Nine People Killed in D.C. Metro Crash

Nine People Killed in D.C. Metro Crash

Published June 25, 2009

At least seven people were killed and scores of others injured Monday when two D.C. commuter trains slammed into one another during evening rush hour.

"There are already four confirmed fatalities," Washington, D.C., Mayor Adrian Fenty said at a hastily arranged news conference. "This would be the deadliest accident in the history of our metro train transit system."

Before long, that number had grown by three, and the list of those injured rose to 76 people. The disaster drew hundreds of emergency-response workers from throughout the region who rushed to quell the pandemonium in the northeast section of the U.S. capital. Paramedics shuttled injured passengers down the tracks on stretchers and gurneys, while other rescuers used special tools to cut through the exoskeleton of the cars to get to those inside.

The crash occurred at about 5 p.m. near the Fort Totten Metro station, on the cusp of the D.C.-Maryland border.  A six-car train stopped near the Fort Totten station on the Metro's busy Red Line was rear-ended by another six-car train on the same track. The impact launched the first car of the oncoming train atop the stopped cars ahead of it, tearing open the passenger compartment and leaving a two-level snarl of debris.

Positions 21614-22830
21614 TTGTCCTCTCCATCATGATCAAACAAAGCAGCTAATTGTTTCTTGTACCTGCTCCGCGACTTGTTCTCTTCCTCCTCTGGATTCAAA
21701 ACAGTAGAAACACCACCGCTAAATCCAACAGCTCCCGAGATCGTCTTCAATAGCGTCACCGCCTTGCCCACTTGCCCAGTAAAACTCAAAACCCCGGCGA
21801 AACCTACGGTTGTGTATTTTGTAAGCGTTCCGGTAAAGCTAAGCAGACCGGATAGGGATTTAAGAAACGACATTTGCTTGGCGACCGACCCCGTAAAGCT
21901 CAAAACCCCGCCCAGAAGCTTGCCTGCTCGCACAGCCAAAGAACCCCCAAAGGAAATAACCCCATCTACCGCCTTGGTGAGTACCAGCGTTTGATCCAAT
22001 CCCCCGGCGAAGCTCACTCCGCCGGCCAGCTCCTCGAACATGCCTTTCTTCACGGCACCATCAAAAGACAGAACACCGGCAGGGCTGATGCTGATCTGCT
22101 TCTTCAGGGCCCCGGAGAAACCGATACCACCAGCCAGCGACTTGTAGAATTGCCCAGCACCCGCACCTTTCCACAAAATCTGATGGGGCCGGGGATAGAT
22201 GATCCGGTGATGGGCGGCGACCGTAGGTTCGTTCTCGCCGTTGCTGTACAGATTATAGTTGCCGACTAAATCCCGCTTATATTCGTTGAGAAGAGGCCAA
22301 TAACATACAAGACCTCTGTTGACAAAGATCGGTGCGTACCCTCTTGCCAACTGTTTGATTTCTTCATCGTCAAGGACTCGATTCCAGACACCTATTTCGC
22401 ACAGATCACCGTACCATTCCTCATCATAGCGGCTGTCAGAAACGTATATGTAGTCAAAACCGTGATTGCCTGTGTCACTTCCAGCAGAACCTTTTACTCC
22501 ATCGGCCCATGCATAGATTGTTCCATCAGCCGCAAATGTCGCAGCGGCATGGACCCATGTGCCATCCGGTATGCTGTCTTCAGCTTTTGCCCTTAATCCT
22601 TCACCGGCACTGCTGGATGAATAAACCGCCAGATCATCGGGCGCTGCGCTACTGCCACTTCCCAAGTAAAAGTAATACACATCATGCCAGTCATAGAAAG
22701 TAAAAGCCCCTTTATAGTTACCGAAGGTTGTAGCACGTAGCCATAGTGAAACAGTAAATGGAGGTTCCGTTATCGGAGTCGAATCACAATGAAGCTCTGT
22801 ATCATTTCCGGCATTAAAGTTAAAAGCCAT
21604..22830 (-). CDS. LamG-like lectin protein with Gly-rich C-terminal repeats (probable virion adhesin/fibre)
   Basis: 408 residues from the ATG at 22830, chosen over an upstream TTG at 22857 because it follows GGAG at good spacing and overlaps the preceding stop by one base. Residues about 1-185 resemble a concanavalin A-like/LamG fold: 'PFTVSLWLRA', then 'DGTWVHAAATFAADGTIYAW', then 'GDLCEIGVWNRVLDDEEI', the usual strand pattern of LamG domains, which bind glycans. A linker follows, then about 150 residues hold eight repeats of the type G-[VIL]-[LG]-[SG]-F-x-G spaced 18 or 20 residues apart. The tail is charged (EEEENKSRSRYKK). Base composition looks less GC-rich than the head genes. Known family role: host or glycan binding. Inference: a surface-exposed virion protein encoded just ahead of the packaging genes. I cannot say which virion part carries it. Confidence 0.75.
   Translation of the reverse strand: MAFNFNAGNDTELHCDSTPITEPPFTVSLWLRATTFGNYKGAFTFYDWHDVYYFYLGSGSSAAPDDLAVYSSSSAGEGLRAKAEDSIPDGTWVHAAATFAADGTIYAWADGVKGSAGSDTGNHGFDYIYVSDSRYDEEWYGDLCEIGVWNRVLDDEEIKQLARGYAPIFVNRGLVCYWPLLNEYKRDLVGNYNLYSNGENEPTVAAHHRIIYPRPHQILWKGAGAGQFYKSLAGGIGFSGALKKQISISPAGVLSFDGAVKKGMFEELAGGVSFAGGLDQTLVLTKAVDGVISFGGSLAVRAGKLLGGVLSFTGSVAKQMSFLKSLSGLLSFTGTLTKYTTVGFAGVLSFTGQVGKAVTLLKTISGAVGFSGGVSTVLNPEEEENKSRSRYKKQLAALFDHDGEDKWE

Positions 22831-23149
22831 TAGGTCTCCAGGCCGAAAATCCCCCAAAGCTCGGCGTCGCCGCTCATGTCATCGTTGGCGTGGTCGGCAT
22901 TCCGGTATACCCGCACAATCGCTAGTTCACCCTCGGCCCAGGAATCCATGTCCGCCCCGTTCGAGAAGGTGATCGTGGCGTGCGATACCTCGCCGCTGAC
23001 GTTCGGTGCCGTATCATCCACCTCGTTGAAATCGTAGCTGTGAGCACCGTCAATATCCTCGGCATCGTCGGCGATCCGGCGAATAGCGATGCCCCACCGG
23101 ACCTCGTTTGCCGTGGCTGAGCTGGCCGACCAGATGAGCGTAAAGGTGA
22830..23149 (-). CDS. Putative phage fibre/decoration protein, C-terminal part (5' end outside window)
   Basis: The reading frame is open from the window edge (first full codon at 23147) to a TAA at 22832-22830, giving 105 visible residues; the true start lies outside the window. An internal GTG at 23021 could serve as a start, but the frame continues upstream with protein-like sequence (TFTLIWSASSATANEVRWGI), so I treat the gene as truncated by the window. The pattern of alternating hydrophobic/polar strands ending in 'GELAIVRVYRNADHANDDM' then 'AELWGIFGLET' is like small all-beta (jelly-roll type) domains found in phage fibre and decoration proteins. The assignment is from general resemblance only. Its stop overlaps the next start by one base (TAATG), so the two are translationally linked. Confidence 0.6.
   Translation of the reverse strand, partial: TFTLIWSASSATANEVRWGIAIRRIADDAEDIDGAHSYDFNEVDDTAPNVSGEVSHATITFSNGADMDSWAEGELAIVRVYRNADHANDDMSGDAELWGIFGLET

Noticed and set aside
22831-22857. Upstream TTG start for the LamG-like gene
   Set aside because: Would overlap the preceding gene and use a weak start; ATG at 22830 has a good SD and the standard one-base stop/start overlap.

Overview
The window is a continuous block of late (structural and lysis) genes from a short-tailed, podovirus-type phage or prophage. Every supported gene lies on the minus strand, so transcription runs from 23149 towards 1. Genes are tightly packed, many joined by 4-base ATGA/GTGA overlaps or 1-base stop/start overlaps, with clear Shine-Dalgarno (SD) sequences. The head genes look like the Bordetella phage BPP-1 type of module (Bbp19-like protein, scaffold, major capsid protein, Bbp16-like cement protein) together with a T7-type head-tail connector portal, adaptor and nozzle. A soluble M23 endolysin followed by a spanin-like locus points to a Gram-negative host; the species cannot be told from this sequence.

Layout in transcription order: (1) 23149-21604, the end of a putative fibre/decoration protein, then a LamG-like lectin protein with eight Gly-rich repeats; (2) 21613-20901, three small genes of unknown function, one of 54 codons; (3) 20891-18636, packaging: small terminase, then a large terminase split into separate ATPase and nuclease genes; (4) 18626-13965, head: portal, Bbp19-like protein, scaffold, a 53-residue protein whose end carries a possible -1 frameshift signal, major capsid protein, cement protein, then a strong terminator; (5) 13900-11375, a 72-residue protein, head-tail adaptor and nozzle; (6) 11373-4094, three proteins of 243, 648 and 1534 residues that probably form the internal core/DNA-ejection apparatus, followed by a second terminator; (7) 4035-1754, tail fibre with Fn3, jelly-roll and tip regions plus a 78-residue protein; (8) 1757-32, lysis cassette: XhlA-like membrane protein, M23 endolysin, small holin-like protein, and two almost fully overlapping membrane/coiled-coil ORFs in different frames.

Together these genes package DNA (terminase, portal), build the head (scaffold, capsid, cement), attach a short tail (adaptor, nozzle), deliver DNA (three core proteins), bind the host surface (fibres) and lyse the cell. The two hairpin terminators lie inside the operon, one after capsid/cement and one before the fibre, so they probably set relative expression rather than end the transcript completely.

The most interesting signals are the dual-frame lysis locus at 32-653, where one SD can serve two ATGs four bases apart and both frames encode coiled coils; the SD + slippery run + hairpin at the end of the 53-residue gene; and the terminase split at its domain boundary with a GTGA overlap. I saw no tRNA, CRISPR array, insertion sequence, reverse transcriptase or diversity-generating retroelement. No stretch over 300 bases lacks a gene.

Witnesses say victims trapped in the crumpled rail cars banged on windows and doors until rescue workers arrived to free them, propping ladders up to the upper train cars to help survivors escape. Seats and other wreckage spilled onto the track.

Debbie Hersman of the National Transportation Safety Board said Tuesday that the subway train that plowed into another, causing the crash, was part of an aging fleet that federal regulators had recommended three years ago be phased out or retrofitted.

The Metrorail transit system "was not able to do what we asked them to do," Hersman said at a news conference.

Officials don't expect to know what caused the crash.  Hersman said investigators expect to recover recorders in hopes that they will provide valuable information that might help determine why the crash occurred. However, the train triggered the collision was part of an old "thousand-series" fleet that was not equipped with the devices, she said at a news conference.

Written by Staff


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